“My MP is a shepherdess. What can I do to get her to ensure the Withdrawal Bill protects the environment?” Not the most obvious question you expect a panel to be asked at a Labour fringe event, but one that was indicative of the new energy that permeated through this year’s conference in Brighton. Everywhere you looked there were new members and activists, buoyed up on the wave of Corbynism, eager to change the world and asking the best way how.
What a marked difference from last year’s conference which felt more like a wake than an annual gathering of a political party. The biggest change was that there is now no doubt who is in charge of the party. Despite having just won his second leadership election in Liverpool, Corbyn was ruling over a divided party. These divisions still exist but the unexpected election result earlier this year has solidified Corbyn’s position as leader and boosted the energised party base. The real question now is how does Corbyn build on this political mandate?
One positive, along with all this new political energy, was that there was noticeably more being said about the environment and climate change. Both at fringe events and in the main hall, discussions on nature and climate were in abundance, and not just in the silo of ‘environmentalism’: Chi Onwurah, shadow industrial strategy minister, used the SERA rally to highlight the importance of a low carbon transition being at the heart of a successful modern industrial strategy; I heard the shadow environment secretary Sue Hayman assert several times that environmental justice was as important as social justice; Steve Rotherham, metro mayor of the Liverpool city region, explained how low carbon industries were the future for the Merseyside economy and would help to make the north west a global leader in low carbon thinking; and, on the main stage, shadow Foreign Secretary Emily Thornberry identified climate change as a root cause of current international crises and an issue to be tackled head on now if we are not to pay for the consequences further down the line.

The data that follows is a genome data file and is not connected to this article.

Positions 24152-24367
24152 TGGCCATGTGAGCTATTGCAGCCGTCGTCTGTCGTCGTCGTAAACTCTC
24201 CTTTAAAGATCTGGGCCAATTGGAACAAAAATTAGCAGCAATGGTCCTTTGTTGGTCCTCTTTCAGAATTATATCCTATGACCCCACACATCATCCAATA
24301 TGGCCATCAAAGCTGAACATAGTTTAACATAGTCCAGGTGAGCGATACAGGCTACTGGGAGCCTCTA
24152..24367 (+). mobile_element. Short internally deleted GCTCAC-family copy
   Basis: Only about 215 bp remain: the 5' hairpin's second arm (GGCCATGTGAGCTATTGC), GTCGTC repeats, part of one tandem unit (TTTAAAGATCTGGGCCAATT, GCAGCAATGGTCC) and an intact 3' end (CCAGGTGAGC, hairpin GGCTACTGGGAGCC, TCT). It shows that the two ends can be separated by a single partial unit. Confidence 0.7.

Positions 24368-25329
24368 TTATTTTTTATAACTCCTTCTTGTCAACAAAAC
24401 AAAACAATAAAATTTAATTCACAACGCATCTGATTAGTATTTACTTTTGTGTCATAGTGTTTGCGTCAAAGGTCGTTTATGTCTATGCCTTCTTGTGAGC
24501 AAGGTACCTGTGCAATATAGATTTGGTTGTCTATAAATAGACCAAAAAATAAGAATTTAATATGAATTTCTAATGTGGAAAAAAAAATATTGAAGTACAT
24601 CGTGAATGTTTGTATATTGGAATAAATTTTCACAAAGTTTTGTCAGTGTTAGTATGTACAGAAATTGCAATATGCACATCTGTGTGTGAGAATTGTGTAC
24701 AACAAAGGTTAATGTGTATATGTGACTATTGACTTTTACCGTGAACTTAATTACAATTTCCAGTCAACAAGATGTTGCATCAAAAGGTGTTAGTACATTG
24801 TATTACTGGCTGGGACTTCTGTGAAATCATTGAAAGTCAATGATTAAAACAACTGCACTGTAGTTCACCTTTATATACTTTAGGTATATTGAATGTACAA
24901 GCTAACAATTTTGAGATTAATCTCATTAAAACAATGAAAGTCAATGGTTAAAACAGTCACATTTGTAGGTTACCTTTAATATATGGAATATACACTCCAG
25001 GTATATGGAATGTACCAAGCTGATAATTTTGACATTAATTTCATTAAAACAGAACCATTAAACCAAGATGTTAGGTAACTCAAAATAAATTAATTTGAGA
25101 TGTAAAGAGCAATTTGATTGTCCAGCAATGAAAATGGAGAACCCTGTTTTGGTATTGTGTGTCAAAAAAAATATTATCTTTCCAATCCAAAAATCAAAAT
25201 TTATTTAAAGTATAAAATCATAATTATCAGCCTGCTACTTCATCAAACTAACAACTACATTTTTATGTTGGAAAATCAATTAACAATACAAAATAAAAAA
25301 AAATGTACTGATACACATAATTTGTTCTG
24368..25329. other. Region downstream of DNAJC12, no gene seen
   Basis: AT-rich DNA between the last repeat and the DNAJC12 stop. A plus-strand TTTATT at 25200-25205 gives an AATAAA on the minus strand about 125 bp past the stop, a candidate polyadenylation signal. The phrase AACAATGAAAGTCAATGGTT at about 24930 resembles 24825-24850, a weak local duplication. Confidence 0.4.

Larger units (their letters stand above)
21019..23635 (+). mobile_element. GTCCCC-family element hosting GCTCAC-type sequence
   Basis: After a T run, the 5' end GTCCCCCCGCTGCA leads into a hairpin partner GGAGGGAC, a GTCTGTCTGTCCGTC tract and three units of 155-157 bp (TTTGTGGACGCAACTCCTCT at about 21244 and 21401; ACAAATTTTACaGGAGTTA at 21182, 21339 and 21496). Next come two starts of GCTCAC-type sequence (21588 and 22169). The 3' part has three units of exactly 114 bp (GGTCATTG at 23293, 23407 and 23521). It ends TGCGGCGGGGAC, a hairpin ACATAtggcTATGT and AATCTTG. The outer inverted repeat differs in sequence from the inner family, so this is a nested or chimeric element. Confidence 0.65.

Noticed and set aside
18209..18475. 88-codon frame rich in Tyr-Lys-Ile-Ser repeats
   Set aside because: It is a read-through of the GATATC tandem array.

Like the election manifesto earlier this year, the narrative of Conference was hitting the mark, but there is still a real lack of policy ideas to support it. This was not only apparent on discussions of environment but seemed to be a running theme throughout the four days in the main hall. Whenever the debate started getting too detailed, a fresh rendition of ‘Oh, Jeremy Corbyn!’ rang out across the crowds. In terms of simple, catchy messaging, this works. No amount of warm, complimentary wine could remove this earworm from my head. I have been waking up, humming the tune.
Perhaps Labour shouldn’t be putting forward any environmental policy yet. Three months after a surprise election result, they are still on the high of a not-quite-victory. But the main message from Corbyn’s speech on the last day was that Labour are now a government in waiting. If this is the case, environmentalists will need more assurances than adapted White Stripes songs.
Nowhere is this more the case than on the issue of Brexit. Almost completely missing from the main hall, discussions on the biggest issue affecting the country were sidelined to the fringe events. The question about the shepherdess was asked at a Greener UK event on how to secure a better environment through Brexit and beyond. At this same event, there was applause at Mary Creagh’s annoyance that Brexit was not being debated as part of the main conference programme.
Greener UK has a lot to say on this subject. Green Alliance is one of the 13 environmental organisations that make up this coalition convened in response to Brexit. Along with MPs from other parties, some Labour MPs have already put their names to Greener UK’s drafted amendments for the Withdrawal Bill, which are intended to ensure our environmental protections are the same on the day after we leave the EU as the day before. But many more MPs need to back them so they can be debated properly and supported in Parliament.
If Labour truly is ready for government, then it needs to take its good intentions and develop them into clear policies that allow the people of the UK to have a healthy environment, a thriving low carbon economy and a nation at the forefront of global climate leadership. In the meantime, we have some answers for the activist with the shepherdess MP. We have produced a briefing for MPs on the Withdrawal Bill with clear actions for them to take. One such action is for MPs to join their colleagues from across the political spectrum in supporting the aforementioned amendments which will maintain or improve environmental protections whatever happens over the coming years.
[Image: Brighton pier by Jonas Bengtsson from Flickr Creative Commons]